Polish athlete Maria Andrejczyk is remarkable. She has thrown a javelin more than 70 metres. At 25 she is a world-class athlete, who overcame injury and illness to get back to the top of her sport, winning a silver medal in the 2021 Tokyo Olympics. She lost to an exceptional first throw by China’s Liu Shying in the final. Andrejczyk had missed a bronze by only two centimetres in the 2016 Olympics in Rio.
For any athlete, an Olympic medal is something to treasure and pass on to later generations.
But only weeks after winning hers, she put it up for auction to help raise funds for Miloszek Malysa, an eight-month-old Polish child who urgently needs a heart operation in the US. This selfless gesture moved many people around the world.
Andrejczyk wanted to give hope to a family in a terrible position. But there is a system of ethics that would question her actions. Utilitarians believe that the right thing to do in any situation is the action that is likely to bring about the best consequences, and these consequences are measured in the currency of maximized happiness for the greatest number, or, in more sophisticated versions, maximized desire satisfaction.
In a somewhat clichéd thought experiment, ‘the Trolley Problem’, a runaway train or trolley is heading towards five people on a track whom it will certainly kill. You can divert it to run over another person on a different spur of the track by pulling a lever.
Chances are that if you choose to do that you bring about a better consequence overall than letting the trolley continue on its course, even though one person will die. When faced with this highly artificial case, utilitarians take the option of sacrificing that one person to save five, and argue for pulling that lever.
In real life, outcomes are not usually so predictable. But for the 1.5 million zloty (more than £280,000) the operation will cost, it would certainly be possible to save the lives of more than one child – for instance, by providing prophylactic medicines to children in parts of sub-Saharan Africa who would otherwise likely succumb to dysentery or other common diseases.
The utilitarian philosopher Peter Singer has made this point in his book The Life You Can Save where he argues that we in the West could and should give far more than we do to help save the lives of those who lack basic medical resources around the world, and that we can do this at relatively low cost to ourselves.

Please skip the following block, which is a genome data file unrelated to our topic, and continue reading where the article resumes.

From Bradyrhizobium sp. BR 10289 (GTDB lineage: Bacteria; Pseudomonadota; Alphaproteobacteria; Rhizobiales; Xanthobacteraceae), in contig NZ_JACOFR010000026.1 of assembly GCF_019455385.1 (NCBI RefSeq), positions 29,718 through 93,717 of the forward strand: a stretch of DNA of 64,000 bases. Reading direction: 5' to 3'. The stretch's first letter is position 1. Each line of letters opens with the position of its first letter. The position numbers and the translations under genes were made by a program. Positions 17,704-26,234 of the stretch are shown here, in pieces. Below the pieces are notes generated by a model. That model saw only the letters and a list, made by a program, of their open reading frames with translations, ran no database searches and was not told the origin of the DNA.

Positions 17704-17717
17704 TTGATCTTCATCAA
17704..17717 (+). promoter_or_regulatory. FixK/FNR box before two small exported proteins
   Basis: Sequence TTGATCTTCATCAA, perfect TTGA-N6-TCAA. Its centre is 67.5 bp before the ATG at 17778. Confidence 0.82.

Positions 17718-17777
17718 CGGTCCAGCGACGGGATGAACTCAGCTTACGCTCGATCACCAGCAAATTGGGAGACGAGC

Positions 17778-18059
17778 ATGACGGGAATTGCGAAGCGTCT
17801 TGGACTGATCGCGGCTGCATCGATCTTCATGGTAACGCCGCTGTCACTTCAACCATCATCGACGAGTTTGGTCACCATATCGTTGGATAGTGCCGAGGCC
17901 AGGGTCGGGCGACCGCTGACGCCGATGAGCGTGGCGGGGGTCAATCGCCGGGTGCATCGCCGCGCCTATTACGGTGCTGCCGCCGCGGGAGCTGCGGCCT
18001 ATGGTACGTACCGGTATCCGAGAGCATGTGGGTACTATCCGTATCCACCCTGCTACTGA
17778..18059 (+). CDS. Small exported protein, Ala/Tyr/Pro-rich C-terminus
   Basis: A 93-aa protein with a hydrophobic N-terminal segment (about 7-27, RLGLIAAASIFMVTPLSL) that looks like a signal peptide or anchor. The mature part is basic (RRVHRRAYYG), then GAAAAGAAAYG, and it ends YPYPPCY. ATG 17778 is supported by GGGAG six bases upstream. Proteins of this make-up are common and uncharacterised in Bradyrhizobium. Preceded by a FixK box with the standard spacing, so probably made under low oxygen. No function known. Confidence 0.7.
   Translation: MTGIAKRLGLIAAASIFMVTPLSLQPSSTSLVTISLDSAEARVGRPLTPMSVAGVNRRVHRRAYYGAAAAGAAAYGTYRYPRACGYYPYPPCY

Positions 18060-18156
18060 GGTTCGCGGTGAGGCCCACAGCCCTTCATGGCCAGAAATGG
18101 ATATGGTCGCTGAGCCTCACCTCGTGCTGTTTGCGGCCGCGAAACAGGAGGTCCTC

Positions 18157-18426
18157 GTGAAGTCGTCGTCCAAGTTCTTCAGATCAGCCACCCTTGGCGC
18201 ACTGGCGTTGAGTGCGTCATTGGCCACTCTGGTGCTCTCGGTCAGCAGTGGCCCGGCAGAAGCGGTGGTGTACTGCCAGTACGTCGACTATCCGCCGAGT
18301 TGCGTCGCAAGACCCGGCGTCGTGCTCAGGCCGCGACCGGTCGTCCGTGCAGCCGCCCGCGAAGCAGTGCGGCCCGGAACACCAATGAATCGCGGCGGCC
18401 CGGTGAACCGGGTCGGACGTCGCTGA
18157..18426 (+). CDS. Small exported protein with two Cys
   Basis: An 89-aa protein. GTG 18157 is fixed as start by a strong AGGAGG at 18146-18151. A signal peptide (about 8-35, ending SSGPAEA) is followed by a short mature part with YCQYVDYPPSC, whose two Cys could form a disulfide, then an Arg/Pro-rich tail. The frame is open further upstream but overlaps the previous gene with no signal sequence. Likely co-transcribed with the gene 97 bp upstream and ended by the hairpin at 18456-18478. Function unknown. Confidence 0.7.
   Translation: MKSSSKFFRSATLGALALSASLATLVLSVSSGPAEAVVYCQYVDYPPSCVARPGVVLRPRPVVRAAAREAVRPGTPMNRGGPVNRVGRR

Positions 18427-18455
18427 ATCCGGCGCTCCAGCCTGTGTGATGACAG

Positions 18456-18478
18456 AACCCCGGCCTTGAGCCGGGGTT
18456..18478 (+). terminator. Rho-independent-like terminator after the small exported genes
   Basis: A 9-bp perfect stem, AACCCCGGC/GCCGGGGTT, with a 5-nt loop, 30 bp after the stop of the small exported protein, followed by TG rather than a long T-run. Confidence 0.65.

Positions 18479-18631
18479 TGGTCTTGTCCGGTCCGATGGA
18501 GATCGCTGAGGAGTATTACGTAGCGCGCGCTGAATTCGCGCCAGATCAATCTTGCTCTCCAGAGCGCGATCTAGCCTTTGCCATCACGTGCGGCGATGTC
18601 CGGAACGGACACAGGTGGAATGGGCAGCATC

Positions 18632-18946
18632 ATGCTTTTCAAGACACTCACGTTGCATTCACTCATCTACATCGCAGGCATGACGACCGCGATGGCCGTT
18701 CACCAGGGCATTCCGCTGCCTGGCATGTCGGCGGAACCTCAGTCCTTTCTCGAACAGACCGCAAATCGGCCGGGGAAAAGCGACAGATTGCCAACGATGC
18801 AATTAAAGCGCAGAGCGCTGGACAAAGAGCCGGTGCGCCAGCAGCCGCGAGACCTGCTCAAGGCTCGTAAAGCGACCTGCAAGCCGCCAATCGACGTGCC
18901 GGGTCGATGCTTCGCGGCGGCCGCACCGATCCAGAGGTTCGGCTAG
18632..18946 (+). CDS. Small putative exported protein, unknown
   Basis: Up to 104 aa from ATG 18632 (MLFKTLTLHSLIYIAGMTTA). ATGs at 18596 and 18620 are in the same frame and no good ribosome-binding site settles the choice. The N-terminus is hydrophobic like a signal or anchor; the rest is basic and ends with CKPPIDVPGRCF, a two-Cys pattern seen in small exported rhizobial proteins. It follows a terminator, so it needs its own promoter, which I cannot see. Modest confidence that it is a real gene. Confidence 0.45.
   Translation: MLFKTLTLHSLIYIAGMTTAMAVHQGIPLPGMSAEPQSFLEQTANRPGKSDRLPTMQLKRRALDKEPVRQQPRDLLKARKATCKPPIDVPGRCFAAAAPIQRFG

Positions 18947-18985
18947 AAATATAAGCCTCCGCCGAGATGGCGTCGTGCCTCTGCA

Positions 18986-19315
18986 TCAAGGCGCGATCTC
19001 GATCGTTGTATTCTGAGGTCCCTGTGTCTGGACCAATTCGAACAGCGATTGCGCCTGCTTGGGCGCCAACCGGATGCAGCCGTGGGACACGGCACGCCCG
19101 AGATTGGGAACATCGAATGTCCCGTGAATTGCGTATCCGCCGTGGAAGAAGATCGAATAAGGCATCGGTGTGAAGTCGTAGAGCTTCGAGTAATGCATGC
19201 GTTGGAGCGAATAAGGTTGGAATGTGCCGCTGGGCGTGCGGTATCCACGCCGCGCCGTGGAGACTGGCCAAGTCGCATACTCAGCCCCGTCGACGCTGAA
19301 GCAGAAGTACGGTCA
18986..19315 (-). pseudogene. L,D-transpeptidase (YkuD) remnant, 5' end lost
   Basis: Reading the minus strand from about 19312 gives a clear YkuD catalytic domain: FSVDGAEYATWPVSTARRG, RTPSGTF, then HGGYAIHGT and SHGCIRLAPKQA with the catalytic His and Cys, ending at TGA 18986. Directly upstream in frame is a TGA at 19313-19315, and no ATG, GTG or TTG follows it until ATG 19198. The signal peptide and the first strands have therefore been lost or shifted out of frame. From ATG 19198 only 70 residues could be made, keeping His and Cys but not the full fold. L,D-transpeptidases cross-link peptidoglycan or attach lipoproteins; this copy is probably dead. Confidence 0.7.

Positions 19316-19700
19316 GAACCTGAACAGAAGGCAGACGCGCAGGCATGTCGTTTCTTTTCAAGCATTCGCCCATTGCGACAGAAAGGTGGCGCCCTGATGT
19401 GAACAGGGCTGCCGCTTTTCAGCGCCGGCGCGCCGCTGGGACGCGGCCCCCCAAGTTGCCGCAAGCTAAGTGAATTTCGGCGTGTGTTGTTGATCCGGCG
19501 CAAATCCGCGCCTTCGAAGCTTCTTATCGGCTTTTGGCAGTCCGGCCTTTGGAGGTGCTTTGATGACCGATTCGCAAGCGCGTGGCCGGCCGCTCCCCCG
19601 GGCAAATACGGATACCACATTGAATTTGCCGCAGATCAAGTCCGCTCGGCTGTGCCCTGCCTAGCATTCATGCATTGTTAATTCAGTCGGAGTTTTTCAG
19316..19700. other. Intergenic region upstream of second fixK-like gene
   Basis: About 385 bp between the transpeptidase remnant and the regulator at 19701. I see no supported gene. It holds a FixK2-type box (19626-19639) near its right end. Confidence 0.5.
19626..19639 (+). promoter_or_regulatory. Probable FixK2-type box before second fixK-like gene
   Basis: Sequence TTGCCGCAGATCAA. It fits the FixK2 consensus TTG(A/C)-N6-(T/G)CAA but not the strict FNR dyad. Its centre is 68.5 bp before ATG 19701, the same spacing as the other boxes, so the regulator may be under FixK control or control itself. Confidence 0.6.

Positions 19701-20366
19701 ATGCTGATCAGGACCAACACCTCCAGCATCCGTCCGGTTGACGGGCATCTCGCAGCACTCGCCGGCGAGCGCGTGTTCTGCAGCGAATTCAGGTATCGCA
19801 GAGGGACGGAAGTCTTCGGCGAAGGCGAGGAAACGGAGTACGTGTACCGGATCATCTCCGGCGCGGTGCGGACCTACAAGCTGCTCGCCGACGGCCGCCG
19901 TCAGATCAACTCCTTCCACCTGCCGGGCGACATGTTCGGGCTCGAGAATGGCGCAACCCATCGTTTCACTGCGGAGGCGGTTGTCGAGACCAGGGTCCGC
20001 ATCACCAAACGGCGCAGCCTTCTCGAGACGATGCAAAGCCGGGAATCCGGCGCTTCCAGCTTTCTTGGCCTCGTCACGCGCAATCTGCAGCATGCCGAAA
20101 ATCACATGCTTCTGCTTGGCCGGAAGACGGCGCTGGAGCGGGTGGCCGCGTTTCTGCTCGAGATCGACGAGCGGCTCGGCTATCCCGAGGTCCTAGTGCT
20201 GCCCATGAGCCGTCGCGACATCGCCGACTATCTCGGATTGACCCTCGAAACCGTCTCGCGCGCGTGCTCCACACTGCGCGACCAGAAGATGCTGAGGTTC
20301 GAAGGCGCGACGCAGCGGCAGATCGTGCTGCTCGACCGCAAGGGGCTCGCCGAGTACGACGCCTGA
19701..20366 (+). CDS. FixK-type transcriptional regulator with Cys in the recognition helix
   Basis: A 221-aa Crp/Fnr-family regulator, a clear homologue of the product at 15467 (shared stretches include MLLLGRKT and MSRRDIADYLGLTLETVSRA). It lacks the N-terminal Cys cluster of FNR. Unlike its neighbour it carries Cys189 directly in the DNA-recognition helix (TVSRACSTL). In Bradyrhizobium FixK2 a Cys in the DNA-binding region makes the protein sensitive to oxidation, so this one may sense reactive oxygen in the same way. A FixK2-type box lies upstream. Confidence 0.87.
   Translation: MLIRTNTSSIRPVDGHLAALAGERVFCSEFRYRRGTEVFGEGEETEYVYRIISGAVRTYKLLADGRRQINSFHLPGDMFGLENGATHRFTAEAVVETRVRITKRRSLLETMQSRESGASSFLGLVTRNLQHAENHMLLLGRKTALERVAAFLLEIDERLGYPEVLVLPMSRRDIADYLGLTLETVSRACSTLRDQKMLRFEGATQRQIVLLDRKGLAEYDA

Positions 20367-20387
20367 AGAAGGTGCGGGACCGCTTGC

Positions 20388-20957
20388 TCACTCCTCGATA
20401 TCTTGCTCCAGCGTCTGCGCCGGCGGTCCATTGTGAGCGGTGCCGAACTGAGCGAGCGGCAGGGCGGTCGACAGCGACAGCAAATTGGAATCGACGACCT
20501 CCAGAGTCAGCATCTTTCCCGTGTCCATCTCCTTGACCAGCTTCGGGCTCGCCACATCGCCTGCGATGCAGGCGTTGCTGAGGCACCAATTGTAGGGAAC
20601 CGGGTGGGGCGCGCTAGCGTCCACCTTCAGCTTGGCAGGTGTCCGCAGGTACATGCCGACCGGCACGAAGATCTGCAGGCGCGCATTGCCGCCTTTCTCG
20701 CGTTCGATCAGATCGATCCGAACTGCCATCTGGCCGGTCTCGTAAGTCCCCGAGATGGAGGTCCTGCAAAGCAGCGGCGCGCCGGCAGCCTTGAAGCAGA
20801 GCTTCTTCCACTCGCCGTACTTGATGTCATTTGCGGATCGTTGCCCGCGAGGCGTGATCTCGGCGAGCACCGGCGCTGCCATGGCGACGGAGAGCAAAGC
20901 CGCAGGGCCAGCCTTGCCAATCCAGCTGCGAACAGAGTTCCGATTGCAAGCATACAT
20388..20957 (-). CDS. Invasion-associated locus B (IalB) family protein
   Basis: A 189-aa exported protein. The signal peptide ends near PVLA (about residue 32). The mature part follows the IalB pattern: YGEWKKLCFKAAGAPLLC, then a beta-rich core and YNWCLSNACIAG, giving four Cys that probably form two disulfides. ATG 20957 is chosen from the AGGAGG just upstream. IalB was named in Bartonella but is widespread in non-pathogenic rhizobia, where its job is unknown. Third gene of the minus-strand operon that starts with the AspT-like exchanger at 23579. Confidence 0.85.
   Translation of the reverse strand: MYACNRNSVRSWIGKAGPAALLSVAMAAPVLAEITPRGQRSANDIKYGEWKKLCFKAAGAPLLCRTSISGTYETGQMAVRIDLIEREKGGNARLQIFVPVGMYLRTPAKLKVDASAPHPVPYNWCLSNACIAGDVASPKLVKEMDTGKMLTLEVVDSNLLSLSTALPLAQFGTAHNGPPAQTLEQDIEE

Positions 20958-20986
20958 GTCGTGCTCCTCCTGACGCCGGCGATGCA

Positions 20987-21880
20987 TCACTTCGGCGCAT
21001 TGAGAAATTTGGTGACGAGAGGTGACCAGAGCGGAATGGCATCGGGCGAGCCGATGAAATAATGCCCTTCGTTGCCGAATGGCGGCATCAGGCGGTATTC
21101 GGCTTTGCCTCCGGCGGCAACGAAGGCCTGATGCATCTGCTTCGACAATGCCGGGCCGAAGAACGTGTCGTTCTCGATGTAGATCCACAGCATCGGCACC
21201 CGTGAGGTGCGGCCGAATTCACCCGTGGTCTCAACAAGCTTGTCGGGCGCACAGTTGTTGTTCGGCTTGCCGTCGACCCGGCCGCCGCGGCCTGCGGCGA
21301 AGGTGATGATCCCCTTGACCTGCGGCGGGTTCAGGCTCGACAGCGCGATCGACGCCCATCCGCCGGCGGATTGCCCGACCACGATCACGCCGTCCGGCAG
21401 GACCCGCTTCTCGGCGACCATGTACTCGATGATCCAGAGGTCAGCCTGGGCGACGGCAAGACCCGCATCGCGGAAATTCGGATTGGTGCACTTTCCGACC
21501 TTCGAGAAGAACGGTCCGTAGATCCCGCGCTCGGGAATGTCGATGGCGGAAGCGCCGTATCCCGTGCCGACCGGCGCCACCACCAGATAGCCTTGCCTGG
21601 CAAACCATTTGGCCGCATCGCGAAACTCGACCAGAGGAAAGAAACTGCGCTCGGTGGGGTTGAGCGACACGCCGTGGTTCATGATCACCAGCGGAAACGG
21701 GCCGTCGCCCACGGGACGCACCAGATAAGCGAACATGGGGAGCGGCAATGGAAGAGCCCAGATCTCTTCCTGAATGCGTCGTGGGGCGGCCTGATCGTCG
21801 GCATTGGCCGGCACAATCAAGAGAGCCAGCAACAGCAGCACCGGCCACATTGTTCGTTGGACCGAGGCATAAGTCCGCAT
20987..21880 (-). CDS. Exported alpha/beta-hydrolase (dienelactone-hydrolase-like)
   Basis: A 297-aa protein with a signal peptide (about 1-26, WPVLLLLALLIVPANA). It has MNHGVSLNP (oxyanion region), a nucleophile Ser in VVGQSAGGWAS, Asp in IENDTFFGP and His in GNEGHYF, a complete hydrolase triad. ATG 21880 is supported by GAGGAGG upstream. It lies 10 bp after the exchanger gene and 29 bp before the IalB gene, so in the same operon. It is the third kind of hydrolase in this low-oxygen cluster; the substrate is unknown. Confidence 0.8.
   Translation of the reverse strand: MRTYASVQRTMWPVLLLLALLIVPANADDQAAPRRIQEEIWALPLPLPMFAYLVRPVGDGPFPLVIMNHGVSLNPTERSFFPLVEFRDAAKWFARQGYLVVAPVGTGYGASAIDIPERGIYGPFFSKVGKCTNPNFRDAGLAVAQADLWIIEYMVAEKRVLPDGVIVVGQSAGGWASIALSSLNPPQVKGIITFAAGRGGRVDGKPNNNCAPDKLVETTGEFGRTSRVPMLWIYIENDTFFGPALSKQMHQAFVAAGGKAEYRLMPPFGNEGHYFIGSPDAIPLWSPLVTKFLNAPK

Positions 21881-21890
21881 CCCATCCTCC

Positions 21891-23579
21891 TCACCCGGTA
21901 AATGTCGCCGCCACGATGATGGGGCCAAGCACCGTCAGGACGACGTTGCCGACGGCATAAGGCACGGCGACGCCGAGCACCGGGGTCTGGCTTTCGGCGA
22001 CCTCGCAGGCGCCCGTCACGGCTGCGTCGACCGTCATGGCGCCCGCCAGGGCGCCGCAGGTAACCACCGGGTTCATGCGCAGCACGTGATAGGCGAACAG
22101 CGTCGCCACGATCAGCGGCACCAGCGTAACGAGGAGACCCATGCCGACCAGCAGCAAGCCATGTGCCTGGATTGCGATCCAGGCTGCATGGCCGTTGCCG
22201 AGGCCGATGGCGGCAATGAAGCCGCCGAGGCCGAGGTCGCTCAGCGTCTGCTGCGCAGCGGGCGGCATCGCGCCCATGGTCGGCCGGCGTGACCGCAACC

In his example, you’d jump into a shallow pool ruining your expensive trainers to save a young child drowning, then why not use the money that you blew on the trainers to save a child on the other side of the world?
The child whom Andrejczyk seeks to help is already very ill, and, sadly, there is much uncertainty about whether her extraordinarily generous gesture will be of much more than symbolic use. Obviously it is an incredible boost to her family, faced otherwise with the prospect of watching their child die while knowing that there was a chance of his survival.
And a selfless act like this can provide inspiration to others, as in fact Andrejczyk’s has done. But looked at through the lens of utilitarianism, that money would have been better spent trying to save the lives of more than one child. It could perhaps have saved hundreds of lives. A utilitarian God might switch the money from the sale of the medal away from the one child to help many others, like the passer-by flicking the points in the Trolley Problem sacrificing one to save many.
So much the worse for utilitarianism, you might think, if it focuses on dry calculation at the expense of human sympathy and compassion towards particular individuals. Life is more complex than a Trolley Problem, and we are not cold calculation machines. Symbolic acts of generosity can be contagious too – in this case, the Polish supermarket chain Zabka won the auction and, moved by the athlete’s gesture, let her keep the medal. Yet outcomes are important as well.
Utilitarians are surely right about that, though they may weight them far higher than most of us are prepared to.
If we want a better world, though, we should be careful that not too many of our actions are symbolic or focussed on helping very few when the same resources could help far more people in need.
We need results. We respond strongly to a young child who is ill and want to do everything we can to save him, of course.
But there are many others in desperate need too. We need compassion, but we also need a degree of calculation.